Dehydration Among Grapplers 

So, what happens when you’re grappling with mild to severe dehydration? Well apart from the symptoms we already covered, your BJJ performance is going to suffer as well. Being thirsty means that this is going to be on your mind no matter how much you try to suppress it. This takes attention away from the rolling itself. this makes you distracted and makes it very hard to make the right choices. This, in turn, leads to you exerting even more which makes things much worse.  The rule of thumb is that if you’re thirsty, you make sure you have a drink. If you feel symptoms of severe dehydration, stop grappling, have water, and take a rest. Then have some more water before returning or calling it a day. Your BJJ game is not going to get better by pushing through dehydration. 

Actually, if you manage to reach up to 10% loss of water volume you’re in real trouble. Symptoms are no joke and they include vomiting, muscle spasms, racing pulse, shriveled skin, dim vision, and confusion. If you manage to get yourself to this point you need to get to a doctor ASAP. In this case, re-hydrating via drinking is not going to be sufficient and you’ll need an IV to compensate for the water loss. Do not joke around with dehydration of this magnitude because you risk permanent damage to your body which in turn means no more Jiu-Jitsu for life.  

 How To Avoid Dehydration When Grappling 

Grappling DehydrationAvoiding dehydration is not complex, but it does require some attention. If you think you’re drinking enough water throughout the day, you’re probably wrong. To avoid dehydration, it is important to drink plenty of fluid both before and after training. Most importantly, you need to make sure you’re ingesting liquids during training as well. Our bodies are only able to absorb about 27 oz of water per hour. The catch 22 is that you can lose up to 60 oz during the same amount of time. This means that you actually have to hyper-hydrate before class. The best way to do this is throughout the day because rolling with a full bladder is also a nuisance. A good piece of advice is to drink 12 – 20 oz of fluid about an hour prior to class. While in class try to drink at least 20 oz of water/hour.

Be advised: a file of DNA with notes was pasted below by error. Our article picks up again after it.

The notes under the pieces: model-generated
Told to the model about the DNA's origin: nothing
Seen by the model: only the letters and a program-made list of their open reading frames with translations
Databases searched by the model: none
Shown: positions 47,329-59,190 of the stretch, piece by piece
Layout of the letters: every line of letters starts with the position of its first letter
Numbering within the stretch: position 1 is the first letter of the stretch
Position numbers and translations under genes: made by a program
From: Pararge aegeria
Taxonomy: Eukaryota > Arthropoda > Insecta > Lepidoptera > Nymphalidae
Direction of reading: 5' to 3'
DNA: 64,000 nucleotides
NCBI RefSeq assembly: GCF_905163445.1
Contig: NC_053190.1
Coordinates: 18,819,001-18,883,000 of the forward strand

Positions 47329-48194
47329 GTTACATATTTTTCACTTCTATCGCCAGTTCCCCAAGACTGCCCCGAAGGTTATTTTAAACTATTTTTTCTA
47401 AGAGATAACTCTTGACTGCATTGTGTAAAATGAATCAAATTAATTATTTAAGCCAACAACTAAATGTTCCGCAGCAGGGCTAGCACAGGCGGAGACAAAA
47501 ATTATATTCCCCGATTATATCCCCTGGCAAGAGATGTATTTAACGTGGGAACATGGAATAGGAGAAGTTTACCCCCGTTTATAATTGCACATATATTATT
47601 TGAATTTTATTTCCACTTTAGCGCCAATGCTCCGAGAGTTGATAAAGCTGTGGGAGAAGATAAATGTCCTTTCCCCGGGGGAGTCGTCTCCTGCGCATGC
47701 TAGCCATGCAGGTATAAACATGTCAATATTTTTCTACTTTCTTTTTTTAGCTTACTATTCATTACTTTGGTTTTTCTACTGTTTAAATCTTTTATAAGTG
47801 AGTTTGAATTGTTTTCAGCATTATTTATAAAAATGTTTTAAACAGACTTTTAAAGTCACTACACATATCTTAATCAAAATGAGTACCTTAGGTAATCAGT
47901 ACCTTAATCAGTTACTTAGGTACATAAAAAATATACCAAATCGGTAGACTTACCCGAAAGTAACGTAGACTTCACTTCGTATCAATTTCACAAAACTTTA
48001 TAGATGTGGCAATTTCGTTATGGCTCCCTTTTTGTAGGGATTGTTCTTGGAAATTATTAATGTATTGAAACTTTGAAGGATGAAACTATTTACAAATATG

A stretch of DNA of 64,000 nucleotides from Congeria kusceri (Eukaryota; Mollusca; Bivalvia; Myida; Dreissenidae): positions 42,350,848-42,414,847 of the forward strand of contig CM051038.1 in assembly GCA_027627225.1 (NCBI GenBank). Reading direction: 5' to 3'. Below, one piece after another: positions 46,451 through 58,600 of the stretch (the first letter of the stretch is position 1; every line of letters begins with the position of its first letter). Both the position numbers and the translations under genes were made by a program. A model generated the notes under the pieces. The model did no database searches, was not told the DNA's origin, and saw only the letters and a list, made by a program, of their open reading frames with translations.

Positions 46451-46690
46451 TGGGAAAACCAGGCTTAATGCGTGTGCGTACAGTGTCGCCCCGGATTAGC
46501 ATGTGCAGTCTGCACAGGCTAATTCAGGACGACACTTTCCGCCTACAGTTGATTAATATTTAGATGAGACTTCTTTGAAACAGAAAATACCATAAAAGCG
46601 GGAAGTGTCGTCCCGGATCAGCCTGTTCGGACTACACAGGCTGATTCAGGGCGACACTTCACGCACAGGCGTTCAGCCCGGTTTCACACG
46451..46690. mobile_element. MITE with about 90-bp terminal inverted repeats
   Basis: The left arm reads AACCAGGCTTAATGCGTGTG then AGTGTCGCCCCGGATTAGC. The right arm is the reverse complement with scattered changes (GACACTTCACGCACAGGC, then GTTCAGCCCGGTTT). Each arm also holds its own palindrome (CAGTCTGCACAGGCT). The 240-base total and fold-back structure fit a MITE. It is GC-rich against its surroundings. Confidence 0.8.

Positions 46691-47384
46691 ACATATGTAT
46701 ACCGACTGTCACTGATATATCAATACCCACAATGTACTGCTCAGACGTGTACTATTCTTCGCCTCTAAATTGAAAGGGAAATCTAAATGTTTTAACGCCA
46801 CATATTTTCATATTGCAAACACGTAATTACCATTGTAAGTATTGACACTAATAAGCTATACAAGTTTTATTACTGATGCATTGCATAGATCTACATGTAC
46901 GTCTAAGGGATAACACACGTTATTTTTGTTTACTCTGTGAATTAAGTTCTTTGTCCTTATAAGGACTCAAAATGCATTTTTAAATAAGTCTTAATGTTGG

In terms of the best liquid to re-hydrate, nothing beats water. That said, there are some other options out there. Apart from plain water, different sports drink areas are also a good choice. An advantage of sports drinks is that they usually contain additional salts. This really helps beat dehydration by replacing electrolytes lost through sweating. For your average BJJ class, sticking to plain water is more than adequate to keep you hydrated. As a note, remember to avoid drinks that contain in excess of 10% sugar because they absorb slowly.  

Additional ways to keep yourself hydrated include eating foods high in water and drinking lots of fluids during the day. In terms of water-rich foods,  top choices are oranges, cucumbers, grapes, apples, pears, etc.  Do not rely on thirst as an indicator for hydration. On the contrary, if you’re feeling thirsty you’re already dehydrated to some extent. Instead, stay hydrated all day.